Arthur News School of Fish
Image courtesy of Cameron Noble.

Little Barbershop of Horrors: The Bosses Revolt

Written by
Cameron Noble
April 16, 2021
Little Barbershop of Horrors: The Bosses Revolt
Image courtesy of Cameron Noble.

The Peterborough anti-lockdown movement started small, very small. Judging from the reaction amongst many community members expressing their concerns on social media, many have been totally taken off guard by the seemingly explosive growth of their movement even in response to rising COVID-19 cases locally and variants of concern. Pictures of the early lockdown protests last summer and fall show roughly a dozen people, whereas recent weekly protests have drawn upwards of 200 people, as reported by the Peterborough Examiner. 

Concerns amongst the group range from general government distrust around lockdown measures, to full blown QANON conspiracy theories that interweave a sinister government plot to destroy small enterprises with anti-vax beliefs and just about every other right-wing conspiracy theory that you can think of. Parsed throughout, pro-privatization ideology, stemming mainly from movement leaders who dually operate as local business owners, private contractors, and wealthy retirees. These same movement leaders are wealthy suburbanites, own and operate businesses in service, contracting, design, and professional services locally, and maintain a vested interest in replicating a neoliberal pro-business, anti-government rhetoric even when there isn’t a pandemic. And while their movement makes claims towards 'grassroots organizing', I think we're starting to see it is anything but.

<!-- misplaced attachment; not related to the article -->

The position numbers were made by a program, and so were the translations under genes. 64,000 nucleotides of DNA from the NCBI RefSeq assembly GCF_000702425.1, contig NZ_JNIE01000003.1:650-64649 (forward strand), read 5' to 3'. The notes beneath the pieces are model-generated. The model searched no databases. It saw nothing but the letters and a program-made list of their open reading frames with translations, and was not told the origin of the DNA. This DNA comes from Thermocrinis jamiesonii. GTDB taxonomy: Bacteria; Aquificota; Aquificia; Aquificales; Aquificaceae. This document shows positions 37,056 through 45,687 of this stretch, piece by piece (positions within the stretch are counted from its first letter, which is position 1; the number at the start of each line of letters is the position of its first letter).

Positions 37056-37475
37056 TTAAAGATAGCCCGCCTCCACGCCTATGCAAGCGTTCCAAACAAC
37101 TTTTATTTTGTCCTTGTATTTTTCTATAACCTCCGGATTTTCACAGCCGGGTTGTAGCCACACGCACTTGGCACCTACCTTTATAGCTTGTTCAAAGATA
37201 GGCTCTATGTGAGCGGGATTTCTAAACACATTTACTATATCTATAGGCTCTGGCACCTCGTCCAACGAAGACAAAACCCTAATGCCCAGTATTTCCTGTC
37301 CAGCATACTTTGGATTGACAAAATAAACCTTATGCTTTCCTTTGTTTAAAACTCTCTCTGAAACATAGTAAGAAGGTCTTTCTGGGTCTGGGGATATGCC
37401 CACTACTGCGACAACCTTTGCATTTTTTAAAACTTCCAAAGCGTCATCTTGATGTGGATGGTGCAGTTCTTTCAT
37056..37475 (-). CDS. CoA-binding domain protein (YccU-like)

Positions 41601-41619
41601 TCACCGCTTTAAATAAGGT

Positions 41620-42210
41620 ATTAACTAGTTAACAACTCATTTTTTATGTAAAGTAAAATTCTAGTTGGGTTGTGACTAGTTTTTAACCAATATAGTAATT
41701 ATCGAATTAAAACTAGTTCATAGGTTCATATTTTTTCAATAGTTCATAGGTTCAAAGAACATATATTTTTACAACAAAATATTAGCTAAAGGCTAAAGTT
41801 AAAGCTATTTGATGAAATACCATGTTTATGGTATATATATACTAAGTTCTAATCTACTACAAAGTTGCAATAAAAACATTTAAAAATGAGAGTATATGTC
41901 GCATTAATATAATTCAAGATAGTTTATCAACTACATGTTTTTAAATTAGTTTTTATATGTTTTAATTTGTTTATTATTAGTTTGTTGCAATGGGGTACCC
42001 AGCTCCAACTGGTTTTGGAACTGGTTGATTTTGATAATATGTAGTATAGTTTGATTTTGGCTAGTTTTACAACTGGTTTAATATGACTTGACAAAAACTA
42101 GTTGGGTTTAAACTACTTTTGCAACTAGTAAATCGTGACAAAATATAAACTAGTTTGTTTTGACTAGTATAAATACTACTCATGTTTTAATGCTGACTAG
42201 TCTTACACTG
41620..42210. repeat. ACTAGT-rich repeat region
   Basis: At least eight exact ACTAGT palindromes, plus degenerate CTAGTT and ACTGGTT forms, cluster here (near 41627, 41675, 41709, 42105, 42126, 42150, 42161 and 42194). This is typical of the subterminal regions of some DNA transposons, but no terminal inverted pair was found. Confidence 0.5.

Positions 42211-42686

It’s worth noting immediately, and this is left out of the Examiner’s reporting, that many people over the past few weeks have been brought in from out of town in an effort to bolster a larger anti-lockdown movement across the province. Arthur has gained access to the Facebook Group End the Lockdowns Peterborough which demonstrates attendees organizing out-of-town rides for participants across the province recurring on a weekly basis, including to and from the GTA. 

Screenshot of a conversation in 'End the Lockdowns Peterborough'